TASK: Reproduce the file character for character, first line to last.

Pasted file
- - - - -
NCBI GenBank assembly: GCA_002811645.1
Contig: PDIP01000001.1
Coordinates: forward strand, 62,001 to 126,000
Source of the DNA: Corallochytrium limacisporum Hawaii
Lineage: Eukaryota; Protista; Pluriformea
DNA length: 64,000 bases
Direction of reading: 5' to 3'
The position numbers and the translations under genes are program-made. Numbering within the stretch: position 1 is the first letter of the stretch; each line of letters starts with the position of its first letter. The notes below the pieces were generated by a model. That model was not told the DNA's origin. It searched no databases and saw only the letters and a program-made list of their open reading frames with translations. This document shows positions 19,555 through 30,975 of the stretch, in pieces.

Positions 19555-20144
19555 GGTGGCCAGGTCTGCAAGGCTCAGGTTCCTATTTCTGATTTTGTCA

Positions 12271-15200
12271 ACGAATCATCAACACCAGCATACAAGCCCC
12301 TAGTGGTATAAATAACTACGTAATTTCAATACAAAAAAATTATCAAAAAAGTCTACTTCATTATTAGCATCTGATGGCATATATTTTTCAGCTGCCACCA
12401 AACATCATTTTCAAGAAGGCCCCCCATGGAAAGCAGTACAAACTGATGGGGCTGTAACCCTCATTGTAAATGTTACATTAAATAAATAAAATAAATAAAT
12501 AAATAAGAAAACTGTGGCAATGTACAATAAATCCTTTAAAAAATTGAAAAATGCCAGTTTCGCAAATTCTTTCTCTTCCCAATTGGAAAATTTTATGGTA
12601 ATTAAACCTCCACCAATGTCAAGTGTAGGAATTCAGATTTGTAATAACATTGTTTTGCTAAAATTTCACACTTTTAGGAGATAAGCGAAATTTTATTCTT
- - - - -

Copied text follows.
NCBI GenBank assembly: GCA_002811645.1
Contig: PDIP01000001.1
Coordinates: forward strand, 62,001 to 126,000
Source of the DNA: Corallochytrium limacisporum Hawaii
Lineage: Eukaryota; Protista; Pluriformea
DNA length: 64,000 bases
Direction of reading: 5' to 3'
The position numbers and the translations under genes are program-made. Numbering within the stretch: position 1 is the first letter of the stretch; each line of letters starts with the position of its first letter. The notes below the pieces were generated by a model. That model was not told the DNA's origin. It searched no databases and saw only the letters and a program-made list of their open reading frames with translations. This document shows positions 19,555 through 30,975 of the stretch, in pieces.

Positions 19555-20144
19555 GGTGGCCAGGTCTGCAAGGCTCAGGTTCCTATTTCTGATTTTGTCA

Positions 12271-15200
12271 ACGAATCATCAACACCAGCATACAAGCCCC
12301 TAGTGGTATAAATAACTACGTAATTTCAATACAAAAAAATTATCAAAAAAGTCTACTTCATTATTAGCATCTGATGGCATATATTTTTCAGCTGCCACCA
12401 AACATCATTTTCAAGAAGGCCCCCCATGGAAAGCAGTACAAACTGATGGGGCTGTAACCCTCATTGTAAATGTTACATTAAATAAATAAAATAAATAAAT
12501 AAATAAGAAAACTGTGGCAATGTACAATAAATCCTTTAAAAAATTGAAAAATGCCAGTTTCGCAAATTCTTTCTCTTCCCAATTGGAAAATTTTATGGTA
12601 ATTAAACCTCCACCAATGTCAAGTGTAGGAATTCAGATTTGTAATAACATTGTTTTGCTAAAATTTCACACTTTTAGGAGATAAGCGAAATTTTATTCTT